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of indicators that reliably differentiate among people rated with the measure. Item fit provides an indicator of how well each item serves these functions. Rasch fit statistics are based on the squared residual values of expected minus actual values of an item. Infit provides more weight to actual values closer to the items expected value. Outfit provides an index of the influence of outliers. For this reason, Infit is generally felt to be the more critical indicator. In developing the MPAI-4, information gained from Rasch analyses guided our selection of items and the development of rating and scoring procedures that maximized item fit. Other important indicators for Rasch analysis are Reliability and Separation. Person reliability indicates the degree to which items distinguish among people in a consistent manner. Item reliability indicates the degree to which items relate to each other in a consistent way for different people. The maximum possible reliability in either case is 1.00. For most measures, Person Reliability over .80 and Item Reliability over .90 are desirable. Separation provides another indication of how well a scale measures. Separation describes the extent to which items distinguish among people (Person Separation) and are distinct from each other (Item Separation). In Rasch analysis, a Separation of at least 2 is desired. A major advantage of Rasch methods over traditional psychometric methods is that Rasch analyses evaluate whether the measure provides a reliable assessment of the full range of the characteristic being measured. Rasch analysis also evaluates whether items reliably distinguish among people at these various levels. By contrast, using traditional psychometric methods, a summary test score may have a high degree of internal consistency and reliability because the contributing items are largely redundant. Such a test score may appear valid in that it correlates relatively well with other similar scores. However, such a score will not include items that are sensitive to people at the extremes of the dimension of interest. Rasch analysis encourages the selection of a few items that represent the extremes of the measurement dimension but which, because they represent extreme values for the measurement domain, may not correlate highly with the overall measure. More extensive presentation of Rasch analysis may be found in Wright and Masters,7 Linacre,8 and Bond and Fox.9 Reliability Reflecting the WHO nosology, development of the MPAI has been based on the assumption that an accurate characterization of people with ABI and outcomes requires assessment of key indicators of impairment, activity, and participation. Rating scale (Rasch) analyses of sequential versions of the MPAI have supported this model. MPAI. By examining the relationship of individual items to the underlying measure, Rasch analysis provides an assessment of the internal consistency or reliability of a measure. Rasch analyses of 305 Staff forms of the original MPAI completed as part of outpatient rehabilitation evaluations demonstrated that items relevant to each of the domains of impairment, activity, and participation form a single dimension in relationship to the level of overall severity of negative outcome after ABI.10 These analyses also demonstrated satisfactory internal consistency (Person Reliability = .82; Person Separation = 2.12; Item Reliability = .99; Item Separation = 9.33). A Rasch analysis of the MPAI completed by people with ABI (Self MPAI) also showed satisfactory reliability for a scale constructed from the same items as the Staff MPAI.11 Person Reliability for the Self MPAI was .84 (Person Separation = 2.29) and Item Reliability was .94 (Item Separation = 4.82).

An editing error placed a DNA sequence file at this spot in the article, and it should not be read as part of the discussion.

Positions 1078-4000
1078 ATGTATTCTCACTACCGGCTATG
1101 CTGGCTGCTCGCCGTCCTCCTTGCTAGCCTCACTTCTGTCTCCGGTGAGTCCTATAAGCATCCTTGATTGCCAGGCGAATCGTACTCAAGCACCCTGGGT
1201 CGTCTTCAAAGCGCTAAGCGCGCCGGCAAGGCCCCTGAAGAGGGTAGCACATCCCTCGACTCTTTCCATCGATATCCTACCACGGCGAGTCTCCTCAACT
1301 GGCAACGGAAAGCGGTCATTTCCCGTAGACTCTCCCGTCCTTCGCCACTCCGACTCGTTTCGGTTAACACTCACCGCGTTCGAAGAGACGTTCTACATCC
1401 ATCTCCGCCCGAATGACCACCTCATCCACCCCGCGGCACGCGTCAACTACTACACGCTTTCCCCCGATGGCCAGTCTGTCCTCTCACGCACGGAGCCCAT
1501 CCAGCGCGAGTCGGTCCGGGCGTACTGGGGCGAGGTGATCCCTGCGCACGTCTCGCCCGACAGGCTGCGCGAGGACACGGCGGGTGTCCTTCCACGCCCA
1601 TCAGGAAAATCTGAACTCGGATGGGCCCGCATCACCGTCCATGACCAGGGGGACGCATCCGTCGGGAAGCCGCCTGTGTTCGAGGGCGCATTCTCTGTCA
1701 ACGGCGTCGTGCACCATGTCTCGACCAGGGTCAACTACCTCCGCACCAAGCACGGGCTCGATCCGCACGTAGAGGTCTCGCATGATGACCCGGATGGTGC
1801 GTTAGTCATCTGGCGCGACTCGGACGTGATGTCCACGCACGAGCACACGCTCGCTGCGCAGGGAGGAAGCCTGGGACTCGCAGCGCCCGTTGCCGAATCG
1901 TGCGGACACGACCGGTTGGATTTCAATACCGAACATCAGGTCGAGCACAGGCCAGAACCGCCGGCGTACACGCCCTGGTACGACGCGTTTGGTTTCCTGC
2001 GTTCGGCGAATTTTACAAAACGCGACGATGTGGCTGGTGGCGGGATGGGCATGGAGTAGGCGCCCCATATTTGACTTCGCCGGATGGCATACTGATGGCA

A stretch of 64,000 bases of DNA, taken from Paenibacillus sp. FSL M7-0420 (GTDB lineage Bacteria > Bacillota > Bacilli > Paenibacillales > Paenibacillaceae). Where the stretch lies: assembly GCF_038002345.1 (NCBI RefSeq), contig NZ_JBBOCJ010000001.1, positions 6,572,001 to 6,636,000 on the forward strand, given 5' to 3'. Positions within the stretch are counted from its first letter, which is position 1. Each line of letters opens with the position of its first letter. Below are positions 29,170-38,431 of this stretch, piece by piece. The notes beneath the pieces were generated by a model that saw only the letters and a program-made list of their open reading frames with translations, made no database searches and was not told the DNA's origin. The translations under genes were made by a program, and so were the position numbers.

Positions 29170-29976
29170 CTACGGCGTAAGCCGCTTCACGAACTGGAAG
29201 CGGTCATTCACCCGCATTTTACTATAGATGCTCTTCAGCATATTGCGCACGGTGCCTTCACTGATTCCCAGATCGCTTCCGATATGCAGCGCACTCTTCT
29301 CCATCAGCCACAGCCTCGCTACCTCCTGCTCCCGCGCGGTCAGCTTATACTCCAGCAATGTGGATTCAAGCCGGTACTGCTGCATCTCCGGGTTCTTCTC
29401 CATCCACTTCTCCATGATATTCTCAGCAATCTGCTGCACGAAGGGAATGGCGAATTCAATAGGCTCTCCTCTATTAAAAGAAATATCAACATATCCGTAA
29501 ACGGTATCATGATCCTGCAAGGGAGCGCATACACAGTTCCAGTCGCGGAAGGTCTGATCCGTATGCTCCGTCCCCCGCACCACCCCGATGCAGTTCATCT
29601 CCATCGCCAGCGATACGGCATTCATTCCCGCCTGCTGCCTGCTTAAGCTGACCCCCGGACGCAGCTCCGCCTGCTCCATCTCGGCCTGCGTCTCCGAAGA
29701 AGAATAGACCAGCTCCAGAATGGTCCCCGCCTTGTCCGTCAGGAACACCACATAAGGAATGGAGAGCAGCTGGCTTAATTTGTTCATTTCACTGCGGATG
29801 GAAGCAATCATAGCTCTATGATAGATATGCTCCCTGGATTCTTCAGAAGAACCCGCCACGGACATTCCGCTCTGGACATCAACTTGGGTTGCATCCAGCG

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MPAI 2.3. Although initial analyses indicated satisfactory reliability for the MPAI, we believed that the reliability could be improved by further refinement of the item rating scales. To accomplish this, we developed a modification of the MPAI, the MPAI 2.3. The MPAI 2.3 used a 6-point rating scale throughout. Some items in the original version (specifically, Psychotic Symptoms, Alcohol Use, Drug Use, Law Violations) were found not to contribute specifically to the measurement of the outcome of ABI. These items were retained at the end of the MPAI 2.3 because, when present, they offer information that is important in developing service plans. However, these items do not contribute to the MPAI score because they are not specific measures of ABI sequelae or outcome. Rasch analyses of the MPAI 2.3 for 126 cases from the Mayo Medical Center and Bancroft Rehabilitation in Louisiana14 showed excellent Person Reliability (.92), Person Separation = 3.49, Item Reliability (.95) and Item Separation (4.54). A 5-point scale appeared to best represent the range of individual item ratings. Further analysis of this same data set found that traditional indicators of item reliability, that is, item-to-scale point biserial correlations were in the moderate to strong range (i.e., most point biserial correlations between individual items and the overall measure ranged from .57 to .84 with a median of .69). Following Rasch analysis, we conducted a principal components analysis of residuals. A principal components analysis of residual item variance (i.e., variance remaining after variance accounted for by the primary Rasch dimension is removed) helps determine if a scale is measuring more than one construct. The principal components analysis suggested two subscales. One subscale, the Physical/Cognitive Impairment Scale, consisted of 11 items for Mobility, Use of Hands, Vision, Audition, Motor Speech, Communication, Attention/Concentration, Memory, Fund of Information, Novel Problemsolving, and Visuospatial Abilities. The Physical/Cognitive Impairment Scale itself demonstrated good reliability and separation (Person Reliability = .88; Item Reliability = .97; Person Separation = 2.66; Item Separation = 5.56). The second subscale, the Social Participation Scale, consisted of 10 items for Initiation, Inappropriate Social Interaction, Impaired Self-awareness, Family/Significant Relationships, Social Contact, Leisure/Recreation, Self-cares, Residence, Transportation, and Work/School. The Social Participation Scale also possesses good internal reliability and separation (Person Reliability = .86; Item reliability = .95; Person Separation = 2.46; Item Separation = 4.17). Despite the indication from principal components analysis of a degree of independence for these two subscales, the MPAI 2.3 Physical/Cognitive Impairment Scale and Social Participation Scale were highly correlated (r = .75). The principal components analysis was of item variance remaining after the variance corresponding the overall measure identified through Rasch analysis was removed. Although this analysis suggested that more specific item clusters (subscales) provide additional information to the overall measure, the dimension described by the overall measure was very strong and accounted for most of the variance. Consequently subscales were highly correlated. In examining the relationship of the subscales to each other and the overall measure, the Physical/Cognitive Impairment Scale appeared to better represent the severe end of the continuum. The Social Participation Scale better represented the mild end with both scales having some items in the mid-range. Thus, these two subscales appear to measure different levels of the same underlying construct of long-term outcome after ABI. A third subscale, the Pain/Emotional Disorder Scale, also was suggested in the analyses. However, even though the Pain/Emotional Disorder Scale appeared to contribute information distinct from the other subscales, it included only 4 items and lacked sufficient internal consistency for formal scoring.